I love listening to thunder.  Even though I know it's just the snap of superheated air cooling after a lightening strike rips through, the long drawn out rumble is still

beautiful, almost reassuring.  For a strike to land, it has to carve an ionized path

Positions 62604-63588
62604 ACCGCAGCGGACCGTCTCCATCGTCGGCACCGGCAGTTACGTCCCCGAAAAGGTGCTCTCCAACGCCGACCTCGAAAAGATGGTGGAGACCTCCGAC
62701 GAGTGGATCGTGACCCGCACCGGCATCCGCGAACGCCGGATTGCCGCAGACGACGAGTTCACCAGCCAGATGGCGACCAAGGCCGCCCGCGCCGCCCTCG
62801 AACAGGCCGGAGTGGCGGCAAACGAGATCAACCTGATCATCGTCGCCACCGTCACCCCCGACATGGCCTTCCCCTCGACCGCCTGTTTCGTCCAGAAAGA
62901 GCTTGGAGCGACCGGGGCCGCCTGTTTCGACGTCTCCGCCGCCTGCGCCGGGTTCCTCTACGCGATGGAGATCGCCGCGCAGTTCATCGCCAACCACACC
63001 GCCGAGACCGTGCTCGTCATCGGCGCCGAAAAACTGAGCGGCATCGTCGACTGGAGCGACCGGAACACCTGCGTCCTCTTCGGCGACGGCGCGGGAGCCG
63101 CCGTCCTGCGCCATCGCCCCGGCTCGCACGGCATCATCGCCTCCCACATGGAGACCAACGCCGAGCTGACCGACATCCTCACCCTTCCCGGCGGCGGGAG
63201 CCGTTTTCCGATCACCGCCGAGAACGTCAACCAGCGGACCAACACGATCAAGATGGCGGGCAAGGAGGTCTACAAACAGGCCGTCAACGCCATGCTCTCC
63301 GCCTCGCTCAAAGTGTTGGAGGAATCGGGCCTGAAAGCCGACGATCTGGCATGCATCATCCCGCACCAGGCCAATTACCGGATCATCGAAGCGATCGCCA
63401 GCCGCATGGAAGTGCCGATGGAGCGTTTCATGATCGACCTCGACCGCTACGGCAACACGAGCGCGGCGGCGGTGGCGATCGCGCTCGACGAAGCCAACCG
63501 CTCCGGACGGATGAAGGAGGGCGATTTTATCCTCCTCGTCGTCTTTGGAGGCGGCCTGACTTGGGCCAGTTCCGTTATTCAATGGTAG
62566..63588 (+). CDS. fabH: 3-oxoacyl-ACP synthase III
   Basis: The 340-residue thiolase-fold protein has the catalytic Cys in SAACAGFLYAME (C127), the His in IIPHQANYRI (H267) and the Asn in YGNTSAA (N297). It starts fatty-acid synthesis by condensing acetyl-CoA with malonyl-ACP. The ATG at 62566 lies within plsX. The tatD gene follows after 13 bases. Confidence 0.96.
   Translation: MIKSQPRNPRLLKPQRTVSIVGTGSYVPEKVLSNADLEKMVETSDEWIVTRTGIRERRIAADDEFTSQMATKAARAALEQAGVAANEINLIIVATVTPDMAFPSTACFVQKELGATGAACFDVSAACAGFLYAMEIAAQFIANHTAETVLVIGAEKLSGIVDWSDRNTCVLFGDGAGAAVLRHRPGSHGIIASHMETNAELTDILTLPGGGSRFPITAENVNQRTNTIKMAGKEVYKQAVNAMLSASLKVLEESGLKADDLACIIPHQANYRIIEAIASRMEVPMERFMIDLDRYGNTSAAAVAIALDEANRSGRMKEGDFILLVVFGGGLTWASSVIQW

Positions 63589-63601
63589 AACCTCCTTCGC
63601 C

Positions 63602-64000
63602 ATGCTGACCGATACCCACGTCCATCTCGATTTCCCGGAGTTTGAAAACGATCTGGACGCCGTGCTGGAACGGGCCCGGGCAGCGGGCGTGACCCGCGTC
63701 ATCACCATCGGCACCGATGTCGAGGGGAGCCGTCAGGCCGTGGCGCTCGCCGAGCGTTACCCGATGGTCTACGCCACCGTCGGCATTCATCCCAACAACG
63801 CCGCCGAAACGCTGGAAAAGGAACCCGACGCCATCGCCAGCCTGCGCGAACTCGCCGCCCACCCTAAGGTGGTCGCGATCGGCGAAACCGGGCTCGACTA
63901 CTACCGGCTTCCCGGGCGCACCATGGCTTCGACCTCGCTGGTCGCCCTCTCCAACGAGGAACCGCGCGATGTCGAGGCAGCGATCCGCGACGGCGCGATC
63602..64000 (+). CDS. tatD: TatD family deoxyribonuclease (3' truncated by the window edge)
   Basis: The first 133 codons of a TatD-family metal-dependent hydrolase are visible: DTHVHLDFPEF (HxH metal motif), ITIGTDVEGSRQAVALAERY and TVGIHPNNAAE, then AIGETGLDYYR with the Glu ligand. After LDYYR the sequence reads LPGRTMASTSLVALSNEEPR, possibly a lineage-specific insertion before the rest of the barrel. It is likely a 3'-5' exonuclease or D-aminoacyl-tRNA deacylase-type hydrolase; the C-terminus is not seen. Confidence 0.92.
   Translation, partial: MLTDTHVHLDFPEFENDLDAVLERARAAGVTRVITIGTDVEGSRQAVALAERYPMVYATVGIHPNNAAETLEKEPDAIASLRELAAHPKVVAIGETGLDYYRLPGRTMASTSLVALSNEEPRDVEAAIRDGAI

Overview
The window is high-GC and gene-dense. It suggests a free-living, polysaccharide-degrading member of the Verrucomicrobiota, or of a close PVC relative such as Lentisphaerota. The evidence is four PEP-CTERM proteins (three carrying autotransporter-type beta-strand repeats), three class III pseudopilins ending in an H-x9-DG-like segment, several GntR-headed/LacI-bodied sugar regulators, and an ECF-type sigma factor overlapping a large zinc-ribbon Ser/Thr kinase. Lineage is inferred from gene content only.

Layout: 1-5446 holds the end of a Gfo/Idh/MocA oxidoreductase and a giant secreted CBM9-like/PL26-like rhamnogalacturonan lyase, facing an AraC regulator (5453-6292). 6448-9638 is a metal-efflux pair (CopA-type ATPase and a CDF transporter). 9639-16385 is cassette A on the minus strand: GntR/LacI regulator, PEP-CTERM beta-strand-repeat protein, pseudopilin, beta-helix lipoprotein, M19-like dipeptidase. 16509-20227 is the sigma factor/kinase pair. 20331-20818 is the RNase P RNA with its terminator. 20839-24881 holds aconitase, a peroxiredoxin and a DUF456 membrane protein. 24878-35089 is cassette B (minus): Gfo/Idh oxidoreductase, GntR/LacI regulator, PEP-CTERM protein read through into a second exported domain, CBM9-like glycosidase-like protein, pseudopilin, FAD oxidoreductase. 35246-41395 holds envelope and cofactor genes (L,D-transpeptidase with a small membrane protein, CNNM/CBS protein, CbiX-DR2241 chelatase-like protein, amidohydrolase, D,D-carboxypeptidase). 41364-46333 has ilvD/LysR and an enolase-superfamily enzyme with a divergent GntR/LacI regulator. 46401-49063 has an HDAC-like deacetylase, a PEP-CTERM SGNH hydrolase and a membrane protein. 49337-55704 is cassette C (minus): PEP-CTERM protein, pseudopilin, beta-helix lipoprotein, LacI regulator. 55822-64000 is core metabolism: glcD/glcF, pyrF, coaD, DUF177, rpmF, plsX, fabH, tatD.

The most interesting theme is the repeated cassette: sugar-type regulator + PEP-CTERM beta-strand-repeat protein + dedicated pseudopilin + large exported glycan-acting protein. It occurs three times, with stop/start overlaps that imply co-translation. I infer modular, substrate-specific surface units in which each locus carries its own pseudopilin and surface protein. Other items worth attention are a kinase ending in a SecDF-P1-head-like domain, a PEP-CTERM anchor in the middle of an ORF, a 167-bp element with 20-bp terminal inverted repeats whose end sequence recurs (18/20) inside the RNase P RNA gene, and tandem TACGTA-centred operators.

between cloud and ground.  The current flashes along the path and heats the air until it glows white hot and expands.  Then the strike is gone, the heated air cools in a rush and other air rushes back to fill the void, making the snap.  Light travels at 300,000,000 metres per second, sound at a sluggish 330 metres per second.  Takes a while for the sound to get to us, and it gets drawn out as it travels.  Right under the strike, you'd hear one deafening bang.  Where the strike lands, it melts the earth, leaving a long glass spike.

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